Saturday’s biggest attraction was the Archibalds’ arrival with their three sons. Maddux had to immediately get out his Batman Cave from their car to show everyone. His 3rd birthday is not until December 11, but his northern Illinois family had given him an early party with a Superman birthday cake. (The Batman Cave adorned our living room the rest of the weekend and was popular with everyone.) Bryan just shook his head at their car loaded to its limit—and it not even Christmas. Little Payton,18 months, got up his nerve to pet the new squirrel dog Gerry had tied in the front yard, and all of us loved seeing the boys cavort with Ribby, Erin’s newest puppy she had finally brought over to meet us.
In addition to the championship Turkey Tourney game, Gerry and Vickie’s bunch had two local family birthdays to attend, so they and Gma Shirley, who had come to greet the Archibalds, were soon scattered, but Gerry and Geri Ann came back for the night. (We won the tourney, btw.)
I stayed up way after midnight to enjoy the games and final talk in the living room. Geri Ann and Sam had us laughing their jokes. Gerald shared his funny boyhood stories when he and his brother Kenny were Boys of Woodcraft and participated and marched in the adult rituals wiih axes on their shoulders. Their father wanted them to be serious. My favorite Saturday nighr memory, however, was the game when Rick played the part of the Great Houdini and enlisted Aidan, 5, to be his assistant. Aidan was more than adept at imitating Uncle Rick in costume and manner. I think we may have another actor in the family.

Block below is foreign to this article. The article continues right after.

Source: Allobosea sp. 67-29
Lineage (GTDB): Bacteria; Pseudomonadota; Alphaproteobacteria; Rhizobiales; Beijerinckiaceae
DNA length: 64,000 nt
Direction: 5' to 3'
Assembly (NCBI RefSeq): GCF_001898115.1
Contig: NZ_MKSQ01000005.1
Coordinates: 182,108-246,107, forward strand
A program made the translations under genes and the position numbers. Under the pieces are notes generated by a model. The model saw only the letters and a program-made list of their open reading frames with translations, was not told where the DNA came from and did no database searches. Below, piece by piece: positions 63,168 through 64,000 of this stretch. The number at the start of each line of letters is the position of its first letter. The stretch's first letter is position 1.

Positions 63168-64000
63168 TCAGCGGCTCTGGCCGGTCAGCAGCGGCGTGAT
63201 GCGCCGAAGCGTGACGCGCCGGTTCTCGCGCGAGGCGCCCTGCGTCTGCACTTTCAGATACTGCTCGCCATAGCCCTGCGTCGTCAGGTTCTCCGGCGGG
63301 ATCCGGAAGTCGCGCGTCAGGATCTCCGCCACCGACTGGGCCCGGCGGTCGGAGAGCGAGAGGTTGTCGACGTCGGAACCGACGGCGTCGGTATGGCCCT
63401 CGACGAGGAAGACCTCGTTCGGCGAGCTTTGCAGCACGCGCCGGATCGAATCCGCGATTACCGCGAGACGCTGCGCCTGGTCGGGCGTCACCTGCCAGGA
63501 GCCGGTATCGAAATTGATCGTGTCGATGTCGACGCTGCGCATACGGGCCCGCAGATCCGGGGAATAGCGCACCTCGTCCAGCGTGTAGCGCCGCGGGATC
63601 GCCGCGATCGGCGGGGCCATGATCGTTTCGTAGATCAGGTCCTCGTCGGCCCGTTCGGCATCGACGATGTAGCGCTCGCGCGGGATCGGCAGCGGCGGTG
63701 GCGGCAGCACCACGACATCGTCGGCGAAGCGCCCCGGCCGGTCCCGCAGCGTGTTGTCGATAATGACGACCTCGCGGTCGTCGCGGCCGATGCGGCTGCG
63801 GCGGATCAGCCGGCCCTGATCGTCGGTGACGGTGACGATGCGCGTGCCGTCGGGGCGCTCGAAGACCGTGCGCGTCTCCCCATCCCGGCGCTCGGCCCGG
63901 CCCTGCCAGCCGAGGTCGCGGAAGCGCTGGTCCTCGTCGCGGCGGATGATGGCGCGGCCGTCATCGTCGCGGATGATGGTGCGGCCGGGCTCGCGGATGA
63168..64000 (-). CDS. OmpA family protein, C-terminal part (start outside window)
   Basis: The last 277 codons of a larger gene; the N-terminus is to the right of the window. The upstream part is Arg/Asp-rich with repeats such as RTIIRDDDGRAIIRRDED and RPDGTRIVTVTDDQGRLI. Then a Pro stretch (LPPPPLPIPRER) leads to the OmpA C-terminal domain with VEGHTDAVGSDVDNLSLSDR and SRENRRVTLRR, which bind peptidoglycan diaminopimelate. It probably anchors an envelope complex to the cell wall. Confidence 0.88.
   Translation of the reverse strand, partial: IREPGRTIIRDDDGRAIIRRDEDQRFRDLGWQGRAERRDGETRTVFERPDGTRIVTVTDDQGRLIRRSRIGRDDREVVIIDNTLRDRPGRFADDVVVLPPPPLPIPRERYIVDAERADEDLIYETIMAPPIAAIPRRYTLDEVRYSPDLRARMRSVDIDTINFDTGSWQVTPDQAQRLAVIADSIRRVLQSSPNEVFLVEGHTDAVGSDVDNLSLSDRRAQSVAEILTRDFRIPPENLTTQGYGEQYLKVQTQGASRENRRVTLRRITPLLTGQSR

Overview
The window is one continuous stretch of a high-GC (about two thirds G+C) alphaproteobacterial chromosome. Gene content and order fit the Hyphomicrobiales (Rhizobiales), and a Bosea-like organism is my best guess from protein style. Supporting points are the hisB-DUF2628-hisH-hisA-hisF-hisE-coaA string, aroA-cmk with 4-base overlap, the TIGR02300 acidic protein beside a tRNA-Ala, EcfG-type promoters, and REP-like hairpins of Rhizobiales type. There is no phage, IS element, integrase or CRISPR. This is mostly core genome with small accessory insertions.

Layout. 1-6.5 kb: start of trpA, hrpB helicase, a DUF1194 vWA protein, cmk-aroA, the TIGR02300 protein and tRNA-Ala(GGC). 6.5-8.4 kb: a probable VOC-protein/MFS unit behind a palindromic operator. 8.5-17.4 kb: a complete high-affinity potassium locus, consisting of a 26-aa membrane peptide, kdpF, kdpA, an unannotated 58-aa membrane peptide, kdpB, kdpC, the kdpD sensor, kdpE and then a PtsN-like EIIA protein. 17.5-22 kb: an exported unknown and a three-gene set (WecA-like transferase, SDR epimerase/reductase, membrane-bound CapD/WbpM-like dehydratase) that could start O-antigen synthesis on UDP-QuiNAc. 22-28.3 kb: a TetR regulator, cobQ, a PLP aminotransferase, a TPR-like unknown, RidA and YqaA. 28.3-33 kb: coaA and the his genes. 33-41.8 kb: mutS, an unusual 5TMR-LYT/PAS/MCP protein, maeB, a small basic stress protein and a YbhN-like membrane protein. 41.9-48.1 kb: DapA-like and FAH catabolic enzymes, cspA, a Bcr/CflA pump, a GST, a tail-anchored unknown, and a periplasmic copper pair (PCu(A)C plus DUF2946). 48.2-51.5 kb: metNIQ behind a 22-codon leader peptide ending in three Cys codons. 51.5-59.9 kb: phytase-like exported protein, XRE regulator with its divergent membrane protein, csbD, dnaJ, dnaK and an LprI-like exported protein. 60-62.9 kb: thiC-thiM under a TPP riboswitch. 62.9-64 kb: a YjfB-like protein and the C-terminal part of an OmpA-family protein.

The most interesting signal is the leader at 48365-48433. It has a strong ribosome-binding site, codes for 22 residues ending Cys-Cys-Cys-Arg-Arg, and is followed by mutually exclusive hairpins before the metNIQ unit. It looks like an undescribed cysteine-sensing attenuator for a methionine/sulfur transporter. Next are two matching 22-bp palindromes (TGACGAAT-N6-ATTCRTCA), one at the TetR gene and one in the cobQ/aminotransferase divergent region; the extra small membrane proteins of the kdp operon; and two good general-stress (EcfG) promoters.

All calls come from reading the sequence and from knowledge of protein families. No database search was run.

Families began to leave Sunday morning, and the last two groups left before lunch. I noticed though that the mothers all picked up and folded the blankets and sheets all over the place and neatened things. (There were nine to fourteen sleeping here each night.) Mary Ellen left the downstairs towels all folded neatly as only she can. Gerry had washed them, and Rick put them into the drier. (The kids are pitching in more all the time because they think I am getting old. Of course, I am not despite the birthday, but I appreciate all the help.)
Well, today's mail brought our first three Christmas cards, and I better quit writing and go upstairs to read them.